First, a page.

There is a single speaker on the top of the unit, which is fairly clear and loud without being garbled. Embedded in the grill of the speaker is a small light sensor that automatically dims the brightness of the unit which is in addition to the Day/Night/Automatic Change setting in the menu that flips the unit to the day or night colors. Nice touch.
Navigation with the Dash express can start out like other GPS units: Favorites, Search (formerly a POI category type thing, but now internet connected search it's turbocharged), and Choose a Destination (Address, Recent Destinations, Address book, browse categories, and addresses you sent to your car).
It's not hard to imagine how to input addresses, they are smart enough to allow for state based searching, and asking you if something is "Nearby" or in another town/state. When you start to search for an address or location, you cross that line of connectedness and see that you are searching Yahoo! for your results. Search "Gas" and you will come up with a list of gas stations (more on gas later), search for The Gap, and you are searching the internet for local Gap stores. Search for something like "Steaks" and you are now searching metadata and not for items in a category or in the name of the business.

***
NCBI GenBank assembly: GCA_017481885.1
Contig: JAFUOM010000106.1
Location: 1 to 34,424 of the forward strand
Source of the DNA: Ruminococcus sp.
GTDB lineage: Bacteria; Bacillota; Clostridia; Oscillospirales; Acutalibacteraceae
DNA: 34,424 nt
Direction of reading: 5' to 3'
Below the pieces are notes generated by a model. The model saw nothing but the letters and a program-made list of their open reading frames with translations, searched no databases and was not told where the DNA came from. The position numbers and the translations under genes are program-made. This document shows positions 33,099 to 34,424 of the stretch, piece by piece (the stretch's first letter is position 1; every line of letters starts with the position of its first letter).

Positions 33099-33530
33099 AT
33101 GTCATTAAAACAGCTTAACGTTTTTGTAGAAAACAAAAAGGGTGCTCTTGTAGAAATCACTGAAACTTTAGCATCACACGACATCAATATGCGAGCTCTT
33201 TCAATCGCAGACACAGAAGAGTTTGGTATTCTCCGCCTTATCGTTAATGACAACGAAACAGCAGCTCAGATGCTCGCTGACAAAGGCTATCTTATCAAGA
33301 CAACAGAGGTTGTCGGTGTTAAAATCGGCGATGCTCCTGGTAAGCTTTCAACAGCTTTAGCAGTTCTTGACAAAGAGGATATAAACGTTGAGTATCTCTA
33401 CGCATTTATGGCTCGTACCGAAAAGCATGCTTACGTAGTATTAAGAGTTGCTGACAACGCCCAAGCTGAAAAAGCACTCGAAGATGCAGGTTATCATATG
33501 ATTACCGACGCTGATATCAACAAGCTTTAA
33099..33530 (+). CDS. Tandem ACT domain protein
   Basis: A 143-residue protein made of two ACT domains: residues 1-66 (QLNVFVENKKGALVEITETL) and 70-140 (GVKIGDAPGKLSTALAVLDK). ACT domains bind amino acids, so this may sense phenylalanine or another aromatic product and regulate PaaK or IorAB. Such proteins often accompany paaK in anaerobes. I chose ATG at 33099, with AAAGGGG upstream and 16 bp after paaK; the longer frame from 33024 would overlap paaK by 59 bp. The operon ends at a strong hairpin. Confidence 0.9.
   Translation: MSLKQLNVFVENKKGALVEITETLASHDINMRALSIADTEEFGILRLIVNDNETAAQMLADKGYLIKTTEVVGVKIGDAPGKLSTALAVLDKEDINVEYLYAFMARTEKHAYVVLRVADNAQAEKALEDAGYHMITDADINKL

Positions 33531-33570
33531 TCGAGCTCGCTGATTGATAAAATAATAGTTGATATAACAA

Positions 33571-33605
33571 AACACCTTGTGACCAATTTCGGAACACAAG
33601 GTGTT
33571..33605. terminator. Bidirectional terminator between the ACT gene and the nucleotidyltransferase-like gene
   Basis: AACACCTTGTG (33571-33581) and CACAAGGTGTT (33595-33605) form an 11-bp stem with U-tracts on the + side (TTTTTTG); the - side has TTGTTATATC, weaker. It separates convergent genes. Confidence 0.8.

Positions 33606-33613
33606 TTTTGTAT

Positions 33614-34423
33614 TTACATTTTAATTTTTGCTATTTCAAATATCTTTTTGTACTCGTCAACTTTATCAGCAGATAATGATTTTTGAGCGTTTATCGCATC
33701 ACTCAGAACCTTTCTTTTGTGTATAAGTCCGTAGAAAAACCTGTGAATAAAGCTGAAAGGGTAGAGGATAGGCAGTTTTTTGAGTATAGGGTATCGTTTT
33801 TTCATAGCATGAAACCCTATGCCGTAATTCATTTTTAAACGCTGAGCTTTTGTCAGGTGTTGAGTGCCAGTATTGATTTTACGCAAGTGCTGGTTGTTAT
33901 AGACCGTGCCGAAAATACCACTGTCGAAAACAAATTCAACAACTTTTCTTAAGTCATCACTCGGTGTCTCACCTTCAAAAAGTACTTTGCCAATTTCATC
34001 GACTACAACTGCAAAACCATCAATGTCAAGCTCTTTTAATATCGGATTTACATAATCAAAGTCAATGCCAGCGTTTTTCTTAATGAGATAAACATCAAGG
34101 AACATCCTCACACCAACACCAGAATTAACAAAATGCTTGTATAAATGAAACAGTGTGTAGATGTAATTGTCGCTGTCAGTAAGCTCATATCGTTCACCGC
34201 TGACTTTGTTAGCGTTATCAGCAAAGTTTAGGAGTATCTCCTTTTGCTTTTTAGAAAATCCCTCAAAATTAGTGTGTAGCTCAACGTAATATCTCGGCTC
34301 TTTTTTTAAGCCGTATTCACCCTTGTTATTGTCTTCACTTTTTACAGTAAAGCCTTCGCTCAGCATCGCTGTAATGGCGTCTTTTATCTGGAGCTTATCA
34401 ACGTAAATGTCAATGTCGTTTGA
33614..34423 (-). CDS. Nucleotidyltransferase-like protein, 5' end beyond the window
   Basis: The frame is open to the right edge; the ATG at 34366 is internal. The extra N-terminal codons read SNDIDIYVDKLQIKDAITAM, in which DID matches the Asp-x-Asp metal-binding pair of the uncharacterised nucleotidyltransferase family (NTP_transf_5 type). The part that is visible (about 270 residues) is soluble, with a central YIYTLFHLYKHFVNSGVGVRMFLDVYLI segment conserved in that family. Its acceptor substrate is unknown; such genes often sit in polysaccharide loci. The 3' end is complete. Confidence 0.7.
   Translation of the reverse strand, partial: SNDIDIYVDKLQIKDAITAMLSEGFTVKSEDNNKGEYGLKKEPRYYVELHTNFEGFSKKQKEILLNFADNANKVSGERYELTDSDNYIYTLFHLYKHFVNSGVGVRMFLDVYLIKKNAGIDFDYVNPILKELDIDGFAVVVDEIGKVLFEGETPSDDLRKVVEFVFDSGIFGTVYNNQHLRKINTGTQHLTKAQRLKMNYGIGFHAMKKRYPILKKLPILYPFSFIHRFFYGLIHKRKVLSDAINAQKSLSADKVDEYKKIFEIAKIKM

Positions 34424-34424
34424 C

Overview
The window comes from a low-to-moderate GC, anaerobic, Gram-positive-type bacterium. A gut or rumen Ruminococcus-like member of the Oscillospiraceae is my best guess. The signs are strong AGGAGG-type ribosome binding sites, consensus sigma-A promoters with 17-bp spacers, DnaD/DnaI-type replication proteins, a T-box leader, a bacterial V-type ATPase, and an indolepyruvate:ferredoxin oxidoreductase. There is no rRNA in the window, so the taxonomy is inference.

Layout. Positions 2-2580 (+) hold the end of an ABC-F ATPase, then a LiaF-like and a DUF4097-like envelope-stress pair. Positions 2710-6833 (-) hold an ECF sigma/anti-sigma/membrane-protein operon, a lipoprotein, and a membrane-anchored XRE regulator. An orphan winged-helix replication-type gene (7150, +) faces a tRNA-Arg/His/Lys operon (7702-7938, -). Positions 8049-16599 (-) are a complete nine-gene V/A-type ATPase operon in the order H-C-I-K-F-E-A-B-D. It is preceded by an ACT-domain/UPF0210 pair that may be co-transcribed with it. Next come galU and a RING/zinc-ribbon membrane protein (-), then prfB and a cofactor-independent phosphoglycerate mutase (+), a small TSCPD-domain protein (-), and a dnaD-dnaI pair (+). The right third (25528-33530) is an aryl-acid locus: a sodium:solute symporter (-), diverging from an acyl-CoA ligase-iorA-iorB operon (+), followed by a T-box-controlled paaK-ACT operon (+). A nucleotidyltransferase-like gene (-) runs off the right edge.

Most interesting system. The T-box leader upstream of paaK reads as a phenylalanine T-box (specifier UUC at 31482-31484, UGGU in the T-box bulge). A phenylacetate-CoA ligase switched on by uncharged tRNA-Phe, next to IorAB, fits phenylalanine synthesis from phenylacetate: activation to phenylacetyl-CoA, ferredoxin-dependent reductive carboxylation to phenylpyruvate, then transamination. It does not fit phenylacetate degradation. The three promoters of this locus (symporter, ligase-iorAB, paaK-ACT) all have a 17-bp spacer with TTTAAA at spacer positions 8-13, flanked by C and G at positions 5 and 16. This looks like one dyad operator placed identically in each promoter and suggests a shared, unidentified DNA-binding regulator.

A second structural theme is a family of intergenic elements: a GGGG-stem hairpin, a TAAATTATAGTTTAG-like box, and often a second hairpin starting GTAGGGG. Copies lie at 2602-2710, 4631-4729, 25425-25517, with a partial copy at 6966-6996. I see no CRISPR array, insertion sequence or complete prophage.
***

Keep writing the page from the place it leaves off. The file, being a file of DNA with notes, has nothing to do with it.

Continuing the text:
So I searched for Steaks around my house, and got a whole bunch of places to eat. I got everything from local restaurants to the Bugaboo Creek. Dash put a "Sort" button down the bottom where I can elect to sort by "rating" - ratings that netizens gave these steak houses, and it brings up the Hibachi Steak House as a 5-star rating. You can also sort alphabetically, and by distance. When you choose a place to go, navigation starts out differently for someone using a Dash Express. The unit gives you up to three routes to choose from when you pick a destination. The Toyota built in navigation system does this, and I think that they are onto something with the idea. I will say it comes at a cost; slightly slow route generation times, but by getting your choice of routes, you can have a little input into life with the Dash.
Another smart design feature is the ability to switch between 2-D and 3-D views, easily and quickly. By tapping the compass icon on the main map screen you can toggle between the two view perspectives. Because Dash designed the unit to be used daily and as a part of traffic commuting, they learned that a lot of people want the unit in a 2-D mode to see what traffic lies up the road. You can easily flip between the two views if you want that overview perspective, and then back to the 3-D which most people like to use when navigating.
Finally, the routing seems good in preliminary testing, with text to speech warnings at appropriate distances ahead of the turn. The text to speech voice is a little on the robotic side, but clear.